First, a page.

Dear Cecil: Is there some reference to snake or serpent handling in the Bible that would drive people to the religious conviction that if they are true believers snakes will not harm them? I live in Alabama and know of such groups but don’t know anyone who has participated in one. I am interested in finding out why and how these groups got started and how they worship. Bill, via the Internet
A hallmark of Christian fundamentalism is taking the Bible literally. Snake handlers take it really literally. They point to Mark 16:17-18, in which the risen Jesus tells his disciples, “And these signs shall follow them that believe; in my name shall they cast out devils; they shall speak with new tongues; they shall take up serpents; and if they drink any deadly thing, it shall not hurt them; they shall lay hands on the sick, and they shall recover.” For 19 centuries most Christians understood these signs as mere possibilities. Then in 1909 Tennessee preacher George Hensley pointed out that it didn’t say may, brothers and sisters, it said shall. He challenged his congregation to handle poisonous snakes or be condemned to hell.
Needless to say, nobody ever fell asleep during one of Hensley’s services. His snake-handling spectacles drew crowds from far and wide and inspired other true believers to take up the bizarre practice on their own. Today the number of snake handlers is estimated at 2,000 to 2,500, mostly Pentecostals in Appalachia and the south. The practice is condemned by most major denominations and is even illegal in a few places, but it’s still popular among the rubberneckers who practice what one wag on the Net calls “recreational Christianity.”
Do snake handlers get bitten? All the time. At one point this was considered a mark of sin, but the current take on it is that God moves in mysterious ways. Bitten believers refuse treatment on the theory that the saved will survive. If so, things don’t look good for George Hensley. In 1955 he was bitten by a snake, refused treatment, and died.
During an evening of Trivial Pursuit — they really should include explanations with that game — I came upon a question asking how many types of twins there are. My answer, naturally, was two (fraternal and identical). To my surprise the answer was five! The only other possibility I could think of was conjoined twins. Gimme the straight dope on twins please, Uncle Cecil!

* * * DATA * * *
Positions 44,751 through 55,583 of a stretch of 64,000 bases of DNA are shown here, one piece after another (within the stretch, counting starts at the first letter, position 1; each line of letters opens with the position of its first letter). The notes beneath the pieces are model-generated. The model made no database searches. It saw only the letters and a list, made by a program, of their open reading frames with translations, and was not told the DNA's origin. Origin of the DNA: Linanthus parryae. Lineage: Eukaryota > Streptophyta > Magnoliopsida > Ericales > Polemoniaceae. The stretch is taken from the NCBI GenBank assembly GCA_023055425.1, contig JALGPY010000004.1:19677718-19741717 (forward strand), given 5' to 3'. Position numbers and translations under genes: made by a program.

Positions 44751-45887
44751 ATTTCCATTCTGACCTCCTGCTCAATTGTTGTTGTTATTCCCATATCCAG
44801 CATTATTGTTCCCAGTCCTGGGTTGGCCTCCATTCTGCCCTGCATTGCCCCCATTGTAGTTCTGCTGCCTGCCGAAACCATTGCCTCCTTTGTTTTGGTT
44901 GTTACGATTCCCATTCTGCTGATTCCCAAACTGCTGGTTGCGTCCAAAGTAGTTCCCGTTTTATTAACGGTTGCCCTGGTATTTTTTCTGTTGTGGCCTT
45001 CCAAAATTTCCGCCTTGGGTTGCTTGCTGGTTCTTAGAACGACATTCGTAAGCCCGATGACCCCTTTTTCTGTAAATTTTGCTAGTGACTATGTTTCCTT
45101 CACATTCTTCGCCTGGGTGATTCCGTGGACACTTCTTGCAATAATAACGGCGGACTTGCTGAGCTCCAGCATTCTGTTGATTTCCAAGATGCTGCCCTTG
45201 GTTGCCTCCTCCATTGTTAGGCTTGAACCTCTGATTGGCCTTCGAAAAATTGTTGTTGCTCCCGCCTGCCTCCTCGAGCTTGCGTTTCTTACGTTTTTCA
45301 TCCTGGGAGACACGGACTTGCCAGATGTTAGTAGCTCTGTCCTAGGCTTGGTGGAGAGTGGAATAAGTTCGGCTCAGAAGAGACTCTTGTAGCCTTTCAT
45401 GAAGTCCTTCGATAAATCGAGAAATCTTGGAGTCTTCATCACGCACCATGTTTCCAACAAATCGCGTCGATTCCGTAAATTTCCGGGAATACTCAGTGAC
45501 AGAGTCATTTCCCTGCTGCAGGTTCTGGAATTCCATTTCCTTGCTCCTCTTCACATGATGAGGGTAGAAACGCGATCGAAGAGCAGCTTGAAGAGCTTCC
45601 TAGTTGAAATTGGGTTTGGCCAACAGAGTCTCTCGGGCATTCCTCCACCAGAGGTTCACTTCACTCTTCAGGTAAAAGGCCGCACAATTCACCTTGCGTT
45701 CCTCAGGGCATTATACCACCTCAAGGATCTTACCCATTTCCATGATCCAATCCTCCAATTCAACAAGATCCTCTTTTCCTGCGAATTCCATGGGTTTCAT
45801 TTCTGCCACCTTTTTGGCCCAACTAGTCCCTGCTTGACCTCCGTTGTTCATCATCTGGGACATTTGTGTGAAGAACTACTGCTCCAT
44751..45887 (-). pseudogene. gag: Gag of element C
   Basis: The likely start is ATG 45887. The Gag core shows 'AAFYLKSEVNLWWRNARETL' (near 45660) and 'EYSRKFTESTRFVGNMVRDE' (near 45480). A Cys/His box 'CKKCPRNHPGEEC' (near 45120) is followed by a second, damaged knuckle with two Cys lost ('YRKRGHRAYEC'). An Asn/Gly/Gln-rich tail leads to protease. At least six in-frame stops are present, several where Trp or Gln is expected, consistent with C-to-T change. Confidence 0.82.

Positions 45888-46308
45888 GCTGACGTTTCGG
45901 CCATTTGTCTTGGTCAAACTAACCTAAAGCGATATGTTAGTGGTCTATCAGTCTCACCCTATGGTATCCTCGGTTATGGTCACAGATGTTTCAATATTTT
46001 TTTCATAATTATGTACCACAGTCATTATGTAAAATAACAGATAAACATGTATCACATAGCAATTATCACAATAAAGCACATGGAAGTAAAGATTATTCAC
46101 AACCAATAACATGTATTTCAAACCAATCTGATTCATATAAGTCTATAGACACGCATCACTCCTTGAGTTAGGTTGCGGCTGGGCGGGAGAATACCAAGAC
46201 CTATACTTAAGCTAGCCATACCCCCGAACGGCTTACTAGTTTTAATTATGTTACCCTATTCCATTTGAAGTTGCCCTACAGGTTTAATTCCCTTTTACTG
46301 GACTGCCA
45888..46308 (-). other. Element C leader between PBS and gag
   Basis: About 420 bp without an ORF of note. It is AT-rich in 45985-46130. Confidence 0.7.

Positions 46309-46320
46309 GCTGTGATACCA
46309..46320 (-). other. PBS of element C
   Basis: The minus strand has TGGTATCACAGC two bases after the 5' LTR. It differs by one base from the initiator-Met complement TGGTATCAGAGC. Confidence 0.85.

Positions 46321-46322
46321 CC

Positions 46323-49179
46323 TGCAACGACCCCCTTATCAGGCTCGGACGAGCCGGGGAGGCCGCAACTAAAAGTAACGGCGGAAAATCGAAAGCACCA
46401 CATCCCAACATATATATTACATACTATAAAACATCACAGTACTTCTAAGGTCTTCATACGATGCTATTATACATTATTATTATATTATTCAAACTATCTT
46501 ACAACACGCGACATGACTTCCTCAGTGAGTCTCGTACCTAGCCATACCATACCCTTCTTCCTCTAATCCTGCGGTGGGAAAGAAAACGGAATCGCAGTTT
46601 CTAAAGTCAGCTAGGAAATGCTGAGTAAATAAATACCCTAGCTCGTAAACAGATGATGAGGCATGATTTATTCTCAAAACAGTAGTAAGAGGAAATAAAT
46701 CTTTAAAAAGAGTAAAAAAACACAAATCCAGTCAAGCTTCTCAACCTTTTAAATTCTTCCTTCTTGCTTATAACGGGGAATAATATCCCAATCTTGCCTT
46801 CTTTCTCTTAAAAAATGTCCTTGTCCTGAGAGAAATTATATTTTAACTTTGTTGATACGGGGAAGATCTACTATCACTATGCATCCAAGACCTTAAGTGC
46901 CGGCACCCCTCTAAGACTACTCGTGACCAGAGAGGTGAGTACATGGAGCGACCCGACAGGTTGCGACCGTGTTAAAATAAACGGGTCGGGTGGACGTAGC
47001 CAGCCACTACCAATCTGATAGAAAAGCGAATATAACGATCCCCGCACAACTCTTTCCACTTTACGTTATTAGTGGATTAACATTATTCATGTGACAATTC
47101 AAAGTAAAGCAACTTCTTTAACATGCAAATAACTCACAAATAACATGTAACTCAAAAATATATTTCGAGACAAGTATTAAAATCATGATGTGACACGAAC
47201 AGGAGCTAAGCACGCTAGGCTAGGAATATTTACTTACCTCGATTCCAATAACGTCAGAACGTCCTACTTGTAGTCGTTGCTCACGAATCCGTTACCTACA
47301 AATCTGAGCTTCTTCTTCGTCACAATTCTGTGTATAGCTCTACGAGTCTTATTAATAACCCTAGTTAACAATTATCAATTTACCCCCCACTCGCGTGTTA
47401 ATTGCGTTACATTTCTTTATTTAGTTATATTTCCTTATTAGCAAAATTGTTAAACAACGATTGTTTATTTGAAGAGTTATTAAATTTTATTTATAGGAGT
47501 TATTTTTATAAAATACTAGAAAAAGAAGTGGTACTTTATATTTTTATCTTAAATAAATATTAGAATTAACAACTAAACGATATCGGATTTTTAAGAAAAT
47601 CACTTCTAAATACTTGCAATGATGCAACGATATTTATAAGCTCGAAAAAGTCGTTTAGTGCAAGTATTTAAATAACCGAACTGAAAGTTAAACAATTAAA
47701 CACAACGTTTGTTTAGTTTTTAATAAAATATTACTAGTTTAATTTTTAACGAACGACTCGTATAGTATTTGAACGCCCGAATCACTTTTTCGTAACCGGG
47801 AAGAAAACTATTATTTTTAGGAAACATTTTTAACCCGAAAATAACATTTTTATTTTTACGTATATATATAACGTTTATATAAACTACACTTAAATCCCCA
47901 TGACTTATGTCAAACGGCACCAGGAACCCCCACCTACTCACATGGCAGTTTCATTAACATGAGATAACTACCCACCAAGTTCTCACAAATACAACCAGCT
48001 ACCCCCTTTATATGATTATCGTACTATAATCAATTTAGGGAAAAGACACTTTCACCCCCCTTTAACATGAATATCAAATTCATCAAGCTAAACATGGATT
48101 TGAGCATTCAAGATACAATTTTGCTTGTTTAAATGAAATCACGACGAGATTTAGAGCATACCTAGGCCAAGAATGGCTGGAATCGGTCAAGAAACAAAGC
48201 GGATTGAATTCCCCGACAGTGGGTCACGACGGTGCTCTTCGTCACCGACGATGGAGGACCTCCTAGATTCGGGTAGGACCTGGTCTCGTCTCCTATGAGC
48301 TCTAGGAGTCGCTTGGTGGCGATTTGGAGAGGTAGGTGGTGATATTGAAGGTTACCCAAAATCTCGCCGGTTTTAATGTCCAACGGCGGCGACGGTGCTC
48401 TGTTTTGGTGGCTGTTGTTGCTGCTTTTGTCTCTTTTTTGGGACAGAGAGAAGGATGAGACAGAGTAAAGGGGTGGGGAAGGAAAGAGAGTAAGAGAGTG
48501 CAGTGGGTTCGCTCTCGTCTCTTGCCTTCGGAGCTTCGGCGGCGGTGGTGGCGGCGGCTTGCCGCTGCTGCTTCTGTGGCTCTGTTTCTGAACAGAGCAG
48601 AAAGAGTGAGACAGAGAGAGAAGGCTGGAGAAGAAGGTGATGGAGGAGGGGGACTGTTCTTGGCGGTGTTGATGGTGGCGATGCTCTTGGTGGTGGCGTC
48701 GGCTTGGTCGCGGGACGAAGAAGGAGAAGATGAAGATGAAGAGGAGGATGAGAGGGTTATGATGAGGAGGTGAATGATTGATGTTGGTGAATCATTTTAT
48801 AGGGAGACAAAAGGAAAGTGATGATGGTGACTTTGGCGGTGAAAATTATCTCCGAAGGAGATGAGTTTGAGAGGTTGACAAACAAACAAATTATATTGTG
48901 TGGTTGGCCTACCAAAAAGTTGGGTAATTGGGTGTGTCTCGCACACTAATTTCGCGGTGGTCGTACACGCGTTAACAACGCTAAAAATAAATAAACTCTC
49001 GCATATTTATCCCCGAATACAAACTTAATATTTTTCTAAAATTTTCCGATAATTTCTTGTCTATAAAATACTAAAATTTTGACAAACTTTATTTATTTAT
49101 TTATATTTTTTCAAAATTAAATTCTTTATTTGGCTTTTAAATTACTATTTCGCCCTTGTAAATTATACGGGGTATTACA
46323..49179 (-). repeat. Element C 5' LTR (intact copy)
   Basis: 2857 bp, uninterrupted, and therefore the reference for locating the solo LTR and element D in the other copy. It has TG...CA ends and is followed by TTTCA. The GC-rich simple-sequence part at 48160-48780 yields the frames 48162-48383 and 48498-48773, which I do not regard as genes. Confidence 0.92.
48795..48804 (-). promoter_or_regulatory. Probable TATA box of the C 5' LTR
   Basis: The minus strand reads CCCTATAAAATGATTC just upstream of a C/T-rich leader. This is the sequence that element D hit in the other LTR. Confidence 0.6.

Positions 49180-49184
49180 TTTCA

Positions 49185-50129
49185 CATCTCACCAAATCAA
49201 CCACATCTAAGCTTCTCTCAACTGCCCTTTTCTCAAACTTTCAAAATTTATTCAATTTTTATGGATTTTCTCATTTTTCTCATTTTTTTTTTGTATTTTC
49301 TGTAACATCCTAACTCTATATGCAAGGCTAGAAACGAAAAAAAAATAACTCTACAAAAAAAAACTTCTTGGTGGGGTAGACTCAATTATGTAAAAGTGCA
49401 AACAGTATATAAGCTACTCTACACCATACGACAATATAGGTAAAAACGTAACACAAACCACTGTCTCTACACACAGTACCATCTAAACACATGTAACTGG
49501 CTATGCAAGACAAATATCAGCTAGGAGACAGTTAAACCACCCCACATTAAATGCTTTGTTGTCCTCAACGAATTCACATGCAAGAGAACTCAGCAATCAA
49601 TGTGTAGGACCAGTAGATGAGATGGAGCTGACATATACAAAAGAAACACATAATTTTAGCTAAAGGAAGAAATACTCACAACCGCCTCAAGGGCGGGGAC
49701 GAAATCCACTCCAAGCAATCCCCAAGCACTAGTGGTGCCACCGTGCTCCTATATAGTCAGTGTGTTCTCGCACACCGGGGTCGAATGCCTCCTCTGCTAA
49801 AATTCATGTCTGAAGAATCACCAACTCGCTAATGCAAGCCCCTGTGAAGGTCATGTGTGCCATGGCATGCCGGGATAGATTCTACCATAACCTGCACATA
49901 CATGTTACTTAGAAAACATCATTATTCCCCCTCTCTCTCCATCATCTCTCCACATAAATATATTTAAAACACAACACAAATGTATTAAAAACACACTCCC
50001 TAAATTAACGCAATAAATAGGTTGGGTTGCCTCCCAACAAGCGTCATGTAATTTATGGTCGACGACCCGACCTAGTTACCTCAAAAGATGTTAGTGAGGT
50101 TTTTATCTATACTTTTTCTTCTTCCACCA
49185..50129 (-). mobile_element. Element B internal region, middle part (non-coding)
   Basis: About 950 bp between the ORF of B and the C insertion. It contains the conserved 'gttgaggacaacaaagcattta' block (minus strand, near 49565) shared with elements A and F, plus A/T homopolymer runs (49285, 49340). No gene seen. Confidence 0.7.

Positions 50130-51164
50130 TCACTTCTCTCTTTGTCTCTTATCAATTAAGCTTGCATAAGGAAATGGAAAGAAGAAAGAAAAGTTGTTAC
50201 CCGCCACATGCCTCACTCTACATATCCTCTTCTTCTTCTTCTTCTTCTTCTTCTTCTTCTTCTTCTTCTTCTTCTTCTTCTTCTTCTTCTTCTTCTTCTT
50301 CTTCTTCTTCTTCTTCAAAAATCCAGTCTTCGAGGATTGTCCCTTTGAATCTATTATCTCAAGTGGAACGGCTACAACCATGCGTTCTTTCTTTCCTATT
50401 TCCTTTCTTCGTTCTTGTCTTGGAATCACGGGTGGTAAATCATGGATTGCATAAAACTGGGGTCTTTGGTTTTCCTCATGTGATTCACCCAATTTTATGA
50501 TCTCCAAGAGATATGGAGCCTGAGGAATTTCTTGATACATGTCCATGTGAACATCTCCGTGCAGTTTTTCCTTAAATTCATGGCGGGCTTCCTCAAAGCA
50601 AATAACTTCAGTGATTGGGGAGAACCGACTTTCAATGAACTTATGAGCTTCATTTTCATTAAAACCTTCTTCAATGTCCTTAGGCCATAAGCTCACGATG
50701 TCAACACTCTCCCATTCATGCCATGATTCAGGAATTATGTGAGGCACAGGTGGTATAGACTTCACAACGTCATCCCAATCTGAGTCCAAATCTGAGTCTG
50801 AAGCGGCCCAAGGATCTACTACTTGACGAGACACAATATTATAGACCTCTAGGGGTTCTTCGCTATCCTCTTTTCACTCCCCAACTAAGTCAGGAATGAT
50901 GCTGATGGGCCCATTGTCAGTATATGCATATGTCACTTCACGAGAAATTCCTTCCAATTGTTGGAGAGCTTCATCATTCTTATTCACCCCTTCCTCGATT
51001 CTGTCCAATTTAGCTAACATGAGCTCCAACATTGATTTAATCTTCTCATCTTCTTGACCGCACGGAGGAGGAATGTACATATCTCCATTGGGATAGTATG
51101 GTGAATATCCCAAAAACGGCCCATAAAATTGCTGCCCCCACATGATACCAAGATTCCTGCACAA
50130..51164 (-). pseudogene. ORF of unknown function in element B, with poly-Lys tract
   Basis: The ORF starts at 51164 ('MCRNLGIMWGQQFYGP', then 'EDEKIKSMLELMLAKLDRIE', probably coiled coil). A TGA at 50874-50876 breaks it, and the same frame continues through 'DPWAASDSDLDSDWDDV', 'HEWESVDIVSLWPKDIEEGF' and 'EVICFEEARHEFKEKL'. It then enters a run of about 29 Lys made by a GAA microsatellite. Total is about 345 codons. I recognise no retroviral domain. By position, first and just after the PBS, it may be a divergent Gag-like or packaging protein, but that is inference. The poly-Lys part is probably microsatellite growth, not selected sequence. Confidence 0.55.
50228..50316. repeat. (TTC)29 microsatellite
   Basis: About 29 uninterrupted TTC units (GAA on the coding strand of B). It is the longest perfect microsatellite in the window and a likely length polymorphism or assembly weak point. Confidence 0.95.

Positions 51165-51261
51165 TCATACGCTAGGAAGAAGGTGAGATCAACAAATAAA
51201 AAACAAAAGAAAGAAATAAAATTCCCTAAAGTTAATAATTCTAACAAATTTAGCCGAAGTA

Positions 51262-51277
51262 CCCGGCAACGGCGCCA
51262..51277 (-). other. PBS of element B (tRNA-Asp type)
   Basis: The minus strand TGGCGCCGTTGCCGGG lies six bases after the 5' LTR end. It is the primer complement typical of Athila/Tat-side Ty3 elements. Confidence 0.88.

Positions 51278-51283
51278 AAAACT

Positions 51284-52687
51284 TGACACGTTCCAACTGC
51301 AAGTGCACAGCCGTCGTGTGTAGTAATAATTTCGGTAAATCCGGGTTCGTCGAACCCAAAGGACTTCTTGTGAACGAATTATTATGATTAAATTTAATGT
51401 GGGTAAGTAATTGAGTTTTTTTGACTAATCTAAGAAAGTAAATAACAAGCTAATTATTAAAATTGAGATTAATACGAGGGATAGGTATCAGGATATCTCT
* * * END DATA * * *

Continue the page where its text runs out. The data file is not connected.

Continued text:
— DM, via the Internet
You asked for it, bubba. For starters, the three types of monozygotic (identical) twins are diamniotic dichorionic (DiDi), diamniotic monochorionic (DiMo), and monoamniotic monochorionic (MoMo). You see why Trivial Pursuit doesn’t explain?
Despite the terminology, twin classification is actually pretty simple. It’s based on placental anatomy, which is important because some types of placental development give rise to more abnormalities than others.
The issue with identical twins is the number of chorions and amnions, the two layers of the sac surrounding the fetus. (Think of it like double bagging at the supermarket.) The luckiest type of twin is DiDi — each twin has its own amnion (inner sac) and chorion (outer sac). The least lucky kind is MoMo — the twins share a single amnion and chorion and, like kids in the same bed, cause each other no end of fetal distress, including one strangling on the other’s umbilical cord, one stealing nourishment from the other, etc. Monochorionic twins have ten times the risk of abnormality that dichorionic twins do. The risk for DiMo twins — each kid in its own amniotic sac but sharing the chorionic sac — is in between the two extremes. For illustrations, see http://library.med.utah.edu/WebPath/PLACHTML/PLAC101.html and follow the links. Warning: pretty it ain’t.
All fraternal (dizygotic) twins are DiDi — separate packaging for each kid. The issue is implantation. If the two fetuses implant (attach) at separate spots on the uterine wall, no prob. If they implant at adjoining spots, there’s a chance one twin will steal resources from the other. So: two types of fraternal twins, three types of identical, five in all.
Then again, this is Trivial Pursuit, which claimed the Great Wall of China was the only man-made object on earth that you could see from space, so who knows what they had in mind? Another quinquepartite division is the possible boy-girl twin combinations: identical B-B and G-G and fraternal B-B, G-G, and B-G.
Send questions to Cecil via firstname.lastname@example.org.